To be honest with you, you dont need 4 a levels so you could get away with not taking biology. For the universities I am looking at, none of them require biology, only chemistry and one of: biology, maths, physics and further maths - however, this might be different for the universities you are looking at. If you do this this will allow you to still apply for both medicine and engineering. Although from my research the first few years of medicine (pre-clinical) are heavily theory based and a lot of molecular biology is involved, i.e. there will be more biology than physics if any at all so you could get away with not doing physics a level too. This is completely down to you, obviously, but if you are more for medicine then I’d say don’t do physics and do biology instead as its unnecessary stress haha.

If you are more 50/50 between eng and medicine then I’d say start with 4 at AS and see how you find it - you can always drop a subject at AS and then carry the 3 on that are more relevant to whichever degree you pick to A2. I thought I would struggle but I found that further maths picked up the slack in normal maths so its like I’m only revising one subject but getting 2 qualifications out of it.

Year 1 chemistry physical is very similar to GCSE other than some new topics like Hess’ law, Kc and kinetics. Inorganic is pretty straight forward too just quite dense. Organic is harder than both I’d say, a lot of new concepts and mechanisms.

Maths for the first 3 chapters is pretty much GCSE with spice. The harder topics and new ones are towards the end of the year.

Biology is really interesting, lots of new concepts and many that are developed from GCSE.

I can’t speak for physics but I’m assuming it is similar to the others, a bit of easier stuff and then new AS content.

Medicine is a great degree! It has the best of both worlds, theory and application. Obviously it is an amazing degree but the things that come after are not glamorous by any means - I mean its not exactly a 9-5 job with a routine that is followed everyday. You never know what’s coming at you and ultimately you will have days that might be your worst but on the contrary you might very well have one of your best days because your patient with a chronic illness has been cured idk I think you get what I’m trying to say.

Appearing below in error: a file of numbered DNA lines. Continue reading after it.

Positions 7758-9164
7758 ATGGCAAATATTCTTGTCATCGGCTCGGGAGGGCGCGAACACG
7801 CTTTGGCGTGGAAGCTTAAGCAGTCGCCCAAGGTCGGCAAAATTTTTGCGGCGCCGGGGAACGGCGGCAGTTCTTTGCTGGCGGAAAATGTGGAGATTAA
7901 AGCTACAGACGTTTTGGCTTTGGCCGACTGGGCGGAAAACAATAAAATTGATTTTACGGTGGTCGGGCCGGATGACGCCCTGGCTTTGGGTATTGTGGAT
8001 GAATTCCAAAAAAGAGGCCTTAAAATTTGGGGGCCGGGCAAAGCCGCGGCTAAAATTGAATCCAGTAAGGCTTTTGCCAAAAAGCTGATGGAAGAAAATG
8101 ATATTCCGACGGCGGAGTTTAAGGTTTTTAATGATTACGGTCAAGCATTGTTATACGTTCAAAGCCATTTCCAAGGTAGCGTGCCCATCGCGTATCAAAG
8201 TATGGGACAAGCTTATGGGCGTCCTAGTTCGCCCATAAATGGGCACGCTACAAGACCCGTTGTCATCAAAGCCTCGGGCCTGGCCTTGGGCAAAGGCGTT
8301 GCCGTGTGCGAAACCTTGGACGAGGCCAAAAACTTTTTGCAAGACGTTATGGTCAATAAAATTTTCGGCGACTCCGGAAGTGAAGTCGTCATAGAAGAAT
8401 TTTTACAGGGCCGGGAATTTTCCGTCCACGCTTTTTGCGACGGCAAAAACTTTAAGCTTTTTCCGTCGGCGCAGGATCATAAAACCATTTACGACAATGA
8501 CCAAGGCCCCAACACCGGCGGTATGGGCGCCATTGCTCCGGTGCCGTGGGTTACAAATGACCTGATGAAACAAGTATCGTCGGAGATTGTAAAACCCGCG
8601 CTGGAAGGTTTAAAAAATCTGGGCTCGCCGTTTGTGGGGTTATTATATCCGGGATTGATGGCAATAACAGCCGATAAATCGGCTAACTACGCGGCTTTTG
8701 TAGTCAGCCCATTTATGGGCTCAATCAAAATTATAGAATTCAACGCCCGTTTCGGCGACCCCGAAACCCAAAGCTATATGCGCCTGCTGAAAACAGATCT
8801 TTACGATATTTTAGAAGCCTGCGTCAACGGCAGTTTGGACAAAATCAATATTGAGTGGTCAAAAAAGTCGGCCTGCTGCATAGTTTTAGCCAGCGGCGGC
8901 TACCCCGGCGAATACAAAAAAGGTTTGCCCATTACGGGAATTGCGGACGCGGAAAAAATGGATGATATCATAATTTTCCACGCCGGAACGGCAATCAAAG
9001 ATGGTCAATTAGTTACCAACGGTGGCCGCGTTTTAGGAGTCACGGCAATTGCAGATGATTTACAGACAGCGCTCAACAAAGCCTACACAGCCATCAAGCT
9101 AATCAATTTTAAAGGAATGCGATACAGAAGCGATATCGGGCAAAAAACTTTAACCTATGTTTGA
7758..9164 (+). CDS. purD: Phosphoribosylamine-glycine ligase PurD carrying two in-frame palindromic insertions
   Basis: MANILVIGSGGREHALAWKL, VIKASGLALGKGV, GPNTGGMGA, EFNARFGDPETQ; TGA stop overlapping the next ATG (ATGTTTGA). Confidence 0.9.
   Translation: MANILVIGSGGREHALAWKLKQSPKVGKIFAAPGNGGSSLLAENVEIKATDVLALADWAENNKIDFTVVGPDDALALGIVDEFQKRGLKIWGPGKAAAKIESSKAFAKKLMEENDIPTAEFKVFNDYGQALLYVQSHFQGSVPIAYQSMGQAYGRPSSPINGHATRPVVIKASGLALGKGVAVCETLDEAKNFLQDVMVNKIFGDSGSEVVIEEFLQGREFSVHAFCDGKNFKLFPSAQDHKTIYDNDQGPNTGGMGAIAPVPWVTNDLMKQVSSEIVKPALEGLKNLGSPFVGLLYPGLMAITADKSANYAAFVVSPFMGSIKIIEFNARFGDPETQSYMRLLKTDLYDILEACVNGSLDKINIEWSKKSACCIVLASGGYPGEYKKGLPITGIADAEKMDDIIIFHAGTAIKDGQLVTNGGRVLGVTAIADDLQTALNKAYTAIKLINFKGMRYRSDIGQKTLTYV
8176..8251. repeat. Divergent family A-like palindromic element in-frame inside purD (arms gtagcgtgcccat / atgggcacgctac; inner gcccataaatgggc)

But I’d say, go for medicine. There is so much you can do with a degree in medicine, obviously relevant to medicine but you can go into research, scientific journalism and obviously being a doctor. The world is your oyster with medicine.

Hope this helps!
Last edited by m3lih_; 1 year ago
0
reply
University of Portsmouth Student Rep
Badges: 16
Rep:
? You'll earn badges for being active around the site. Rep gems come when your posts are rated by other community members.
#5
Report 1 year ago
#5
(Original post by _globglogabgalab)
I'm currently in Y11 and I'm having problems choosing which A Levels to take, as I am heavily interesting in Engineering (particularly Mechanical Engineering) and Medicine for different reasons. I know if I took Maths, Chem, Bio and Physics I'd keep my options open to both (as Bio + Chem are required for Medicine, while Physics + Maths are required, generally speaking for Engineering), but I'm concerned as to whether I could maintain the same grades with 4 A Levels as I could with 3.

I'd like to know how difficult 4 A Levels are in practice, and what persuaded or dissuaded you or someone you know to study Medicine as, while Medicine interests me more than Engineering, I don't think I truly understand the sacrifices it takes to be a doctor.

Thanks in advance, feel free to ask me any questions.
Hi there,

I am currently a Mechanical Engineering student at Portsmouth University.

Taking 4 A-levels is clearly more challenging than 3 and will require you to put in more work hours as you have a higher work load. I would consider, if this is a suitable option for you, and if you think you can manage this higher work load.
Most Universities will only require 3 A-levels, whilst a 4th may help your application, it is not compulsory. To study engineering, you need to have maths and usually one other STEM subject. To study medicine you will usually need Chemistry and Biology. This will vary depending on the university, so it is important to check.
I would recommend not taking this decision lightly, and talking to your subject teachers and considering if you could manage the work load and achieve the same results. Often it is better to have 3 strong grades than 4 slightly less grades.

I hope this helps
Ethan - UOP Rep
0
reply
X

Quick Reply

Attached files
Write a reply...
Reply
new posts
Back
to top
Latest
My Feed

See more of what you like on
The Student Room

You can personalise what you see on TSR. Tell us a little about yourself to get started.

Personalise

Were exams easier or harder than you expected?

Easier (17)
27.87%
As I expected (17)
27.87%
Harder (24)
39.34%
Something else (tell us in the thread) (3)
4.92%

Watched Threads

View All
Latest
My Feed

See more of what you like on
The Student Room

You can personalise what you see on TSR. Tell us a little about yourself to get started.

Personalise